He started his talk-show by giving a story of his childhood of building a road for the middle school he went to. Though he joked about the child labor issue in China with his own experience, he set himself as the representative of a generation that had experienced bitterness of life. Then he moved on to his next episode of explaining children being badly spoiled that they even don’t know how to read the analog watches any more. The comparison and contrast created by developing the jokes in sequential and logical order was kept throughout the entire performance until he finally proceeded to his last episode of his son as following:

Joe: I was like, “Wow, you walked half a block [by yourse:lf?” ](surprised look, hands widely open in front of the chest) (1.2)

Audience: [hhhh] (1.2)

Joe: “That’s amazing!” (eyes widely open, hands up in front of chest)But in the back of my mind (hands down, and then thump up pointing to back, face changed into disdainful look), I was like, [“Big deal!”] (hands down)(6.8)

Audience: [hhhh] (6.8)

Joe: When I was a kid, I built a roa:d!

Joe’s construction of his performance as a coherent structure was accomplished by going back to his first episode of his childhood story of building a road. The generational difference and stereotyped images of two generations were compared and contrasted to convey the message that the younger generation has been carefully and gently parenting without being hardened by tough life. This turn was unexpected but formed a logical and integrated cycle. It created an effect of unpredictability that the audience suddenly realized that Joe’s jokes were organized with logical links rather than randomly distributed.

Laughter as a Way to Participate

Due to the time limitation and the constant pressure of losing audience’s attention, the humor conveyed in the comedians’ talk-shows need to be culturally-adapted and salient enough for the audience to get right on the spot. The more obvious response from the audience is the laughter as a way to participate in interaction. In this way, the comedian has the access to measure whether the jokes have been understood and appreciated by the audience, and the extent to which their jokes have achieved the hilarious effect. During this interaction, the comedian’s pace of speaking and the interval between each episode is a salient signal for the audience as an indication of laughter. For example, Joe usually speaks in a relative slow way and there is comparatively long interval between each turn. The turn can be completed both grammatically and prosodically to indicate potential space for change of turn in interaction. By yielding his field of speech and letting the audience to take the turn in the interaction (even though it is not verbal interaction), the comedian allowed time and chance for audience to reflect on and give reactions to his humor. Thus, laughter provides a way to participate and signal the presence, attention and appreciation of the audience.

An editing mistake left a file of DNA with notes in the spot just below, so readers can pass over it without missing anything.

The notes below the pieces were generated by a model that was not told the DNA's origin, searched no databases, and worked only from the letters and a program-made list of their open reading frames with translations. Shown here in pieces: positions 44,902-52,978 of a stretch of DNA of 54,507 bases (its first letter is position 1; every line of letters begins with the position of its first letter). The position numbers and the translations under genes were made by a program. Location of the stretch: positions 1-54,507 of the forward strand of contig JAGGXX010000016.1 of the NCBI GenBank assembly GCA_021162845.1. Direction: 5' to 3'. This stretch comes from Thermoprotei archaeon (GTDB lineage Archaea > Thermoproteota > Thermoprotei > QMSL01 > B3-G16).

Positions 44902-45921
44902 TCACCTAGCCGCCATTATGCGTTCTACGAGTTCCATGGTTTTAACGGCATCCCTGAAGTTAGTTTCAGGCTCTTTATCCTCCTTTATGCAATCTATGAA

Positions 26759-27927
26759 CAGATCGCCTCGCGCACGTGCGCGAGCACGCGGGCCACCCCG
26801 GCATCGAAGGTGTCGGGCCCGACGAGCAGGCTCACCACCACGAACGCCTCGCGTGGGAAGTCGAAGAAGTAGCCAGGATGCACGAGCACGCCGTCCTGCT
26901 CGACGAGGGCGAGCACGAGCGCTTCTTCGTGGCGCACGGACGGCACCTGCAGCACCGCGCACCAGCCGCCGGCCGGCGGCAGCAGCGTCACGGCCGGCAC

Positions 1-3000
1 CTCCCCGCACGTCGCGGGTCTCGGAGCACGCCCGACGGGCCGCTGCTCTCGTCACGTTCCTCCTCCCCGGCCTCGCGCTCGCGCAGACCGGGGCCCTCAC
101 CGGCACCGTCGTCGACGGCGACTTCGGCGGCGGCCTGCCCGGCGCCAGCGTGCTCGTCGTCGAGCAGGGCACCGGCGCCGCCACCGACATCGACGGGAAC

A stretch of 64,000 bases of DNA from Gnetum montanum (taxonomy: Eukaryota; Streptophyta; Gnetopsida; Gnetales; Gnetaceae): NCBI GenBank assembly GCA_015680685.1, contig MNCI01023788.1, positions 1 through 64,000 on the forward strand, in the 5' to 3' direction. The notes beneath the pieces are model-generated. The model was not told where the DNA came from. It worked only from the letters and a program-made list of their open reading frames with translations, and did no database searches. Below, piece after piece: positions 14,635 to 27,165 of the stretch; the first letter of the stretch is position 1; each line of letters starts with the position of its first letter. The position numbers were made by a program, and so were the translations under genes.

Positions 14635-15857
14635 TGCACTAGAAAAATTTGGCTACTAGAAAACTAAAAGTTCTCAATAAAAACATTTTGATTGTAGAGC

Also, laughter is crucial for the comedian to proceed with his performance by gaining support and positive confirmation from the audience. Although there are a range of strategies that have been claimed by researchers for participants to offer support for humor (Hay, 2001), there is no doubt that laughter is one of the most common signals of recognition, comprehension and appreciation in humor interaction. In addition, stand-up talk-show is different in a way that audience is mainly positioned as recipient of humor with little chance to fully participate in the interaction. Also, the purpose of stand-up talk-show is for entertainment so that the hearers do not have the responsibility and pressure to pretend that they enjoy the humor so as to keep the conversation smoothly carried on. Thus there is no obligation for the audience to give fake support to save the interpersonal relationship between the interlocutors. Thus, laughter in stand-up talk-show can be considered as the support for humor and participation in interaction as a way to give the comedian the confidence to carry on.

Self-mockery and Self-presentation in Stand-up Talk-shows